Business Highlights

December 22, 2017


Trump signs, lauds tax overhaul, off to Florida for holidays

WASHINGTON (AP) — President Donald Trump has signed into law a $1.5 trillion bill that provides generous tax cuts for corporations and the wealthiest Americans, plus smaller cuts for middle- and low-income families. It is the first major overhaul of the nation’s tax laws since 1986. The tax cuts are expected to add $1.5 trillion to the national debt.


Expanded child tax credit may not be as generous as it seems

The Republican tax overhaul includes an expanded child tax credit at the insistence of Republican Sen. Marco Rubio. But the benefit for poor families will vary. Experts say the expanded credit will provide little relief for some of the lowest-income families. An analyst with the Center on Budget and Policy Priorities expects about 10 million children among the lowest-income working families to receive a token increase or none at all.


Tax overhaul leads to end-of-year rush to pay property bills

CHERRY HILL, N.J. (AP) — The federal tax overhaul has sparked a rush in some local tax offices as people try to prepay 2018 property taxes. After this year, there will be a $10,000 cap on federal tax deductions for state and local taxes. Officials in some communities are making it easier to prepay property taxes while others are telling residents they can’t do it.


Former tobacco barns repurposed for anti-smoking message

FRANKFORT, Ky. (AP) — A state with one of the highest smoking rates in the country is paying farmers to paint anti-smoking messages on old tobacco barns. The program in Kentucky pays farmers to paint a message advertising a phone number people can call for help quitting smoking. It echoes the advertising campaigns of some tobacco companies, who for decades would pay farmers to paint ads on their barns.


Bitcoin goes on wild ride and it may only get crazier

NEW YORK (AP) — What’s a bitcoin worth? Lately nobody knows for sure, but after a wild ride on Friday, it’s worth a good deal less than it was Thursday. After losses over the last few days, the digital currency fell as much as 30 percent overnight in Asia, and the action became so frenzied that the website Coinbase suspended trading. Experts are warning that bitcoin is a bubble about to burst, but things might get crazier before it does: A lot of people have heard of bitcoin by now, but very few people own it.


Legal pot in California brings host of environmental rules

SACRAMENTO, Calif. (AP) — California pot growers choosing to go legal in the New Year will face a host of new environmental rules. State agencies dealing with environmental issues are adding hundreds of staffers to deal with the marijuana industry, when recreational pot becomes legal after Jan. 1. A study published this year found illegal marijuana cultivation does more damage than commercial logging in remote forests of Northern California, the hub for the U.S. cannabis industry.


AP finds climate change risk for 327 toxic Superfund sites

TARPON SPRINGS, Fla. (AP) — This year’s historic hurricane season exposed a little-known public health threat: Highly-polluted Superfund sites can be inundated by floodwaters, potentially spreading toxic contamination. In Houston, more than a dozen Superfund sites were flooded by Hurricane Harvey, with breaches reported at two. In the Southeast and Puerto Rico, Superfund sites were battered by driving rains and winds from Irma and Maria.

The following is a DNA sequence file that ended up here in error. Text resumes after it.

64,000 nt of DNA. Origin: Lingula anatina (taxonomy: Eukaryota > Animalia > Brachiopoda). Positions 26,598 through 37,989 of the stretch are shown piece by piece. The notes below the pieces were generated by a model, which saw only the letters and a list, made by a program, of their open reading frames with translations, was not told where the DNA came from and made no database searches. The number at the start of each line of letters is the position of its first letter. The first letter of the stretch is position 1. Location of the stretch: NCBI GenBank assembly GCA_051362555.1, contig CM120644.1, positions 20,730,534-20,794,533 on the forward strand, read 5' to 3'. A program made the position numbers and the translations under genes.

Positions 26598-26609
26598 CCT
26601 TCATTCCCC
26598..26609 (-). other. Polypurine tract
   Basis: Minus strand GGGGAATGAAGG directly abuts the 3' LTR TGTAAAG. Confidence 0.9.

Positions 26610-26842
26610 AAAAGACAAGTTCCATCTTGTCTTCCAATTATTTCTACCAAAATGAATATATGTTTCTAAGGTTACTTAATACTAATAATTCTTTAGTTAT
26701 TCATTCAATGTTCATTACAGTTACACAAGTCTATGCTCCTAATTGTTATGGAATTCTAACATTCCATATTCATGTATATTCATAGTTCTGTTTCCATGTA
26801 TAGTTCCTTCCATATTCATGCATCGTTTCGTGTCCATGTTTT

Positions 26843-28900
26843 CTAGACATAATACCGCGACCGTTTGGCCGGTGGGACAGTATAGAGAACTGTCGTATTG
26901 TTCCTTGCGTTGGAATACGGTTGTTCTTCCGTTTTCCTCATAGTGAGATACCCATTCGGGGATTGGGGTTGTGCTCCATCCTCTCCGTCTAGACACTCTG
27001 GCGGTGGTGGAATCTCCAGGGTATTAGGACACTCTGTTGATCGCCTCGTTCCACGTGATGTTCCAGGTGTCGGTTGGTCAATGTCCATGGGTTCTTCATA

Tech firm: Holiday spending up 9.2 percent so far

NEW YORK (AP) — A payment technology firm says that holiday spending is surging just days before Christmas. First Data says overall spending excluding gas, rose 9.2 percent from Nov. 1 through Monday, outpacing the 3.7 percent pace for the year-ago period. The company analyzes online and in-store payments across different forms of cards from 1.3 million merchants. Cooler weather, higher confidence and low unemployment are enticing shoppers to spend.


Fiat Chrysler recalls nearly 1.8M trucks for shifter problem

DETROIT (AP) — Fiat Chrysler is recalling nearly 1.8 million Ram trucks because they can be shifted out of park without the driver’s foot on the brake or even without a key in the ignition. The recall is mainly in North America and covers trucks with steering-column shifters. Owners will be notified when service is available.


Health care and bank stocks pull US indexes slightly lower

NEW YORK (AP) — Stocks finish lower as health care companies and banks fall. Nike dropped after reporting weakness in its North American business. High-dividend stocks like utilities and household goods makers moved higher, even as bond yields remained near recent highs. The price of bitcoin fell sharply after making huge gains throughout the year.


The Standard & Poor’s 500 index fell 1.23 points, or less than 0.1 percent, to 2,683.34. The Dow Jones industrial average lost 28.23 points, or 0.1 percent, to 24,754.06. The Nasdaq composite fell 5.40 points, or 0.1 percent, to 6,959.96. The Russell 2000 index of smaller-company stocks dipped 4.18 points, or 0.3 percent, to 1,542.93.

Benchmark U.S. crude rose 11 cents to $58.47 a barrel in New York. Brent crude, which is used to price international oils, rose 35 cents to $65.25 a barrel in London. Wholesale gasoline picked up 1 cent to $1.76 a gallon. Heating oil rose 2 cents to $1.97 a gallon. Natural gas jumped 7 cents to $2.67 per 1,000 cubic feet.

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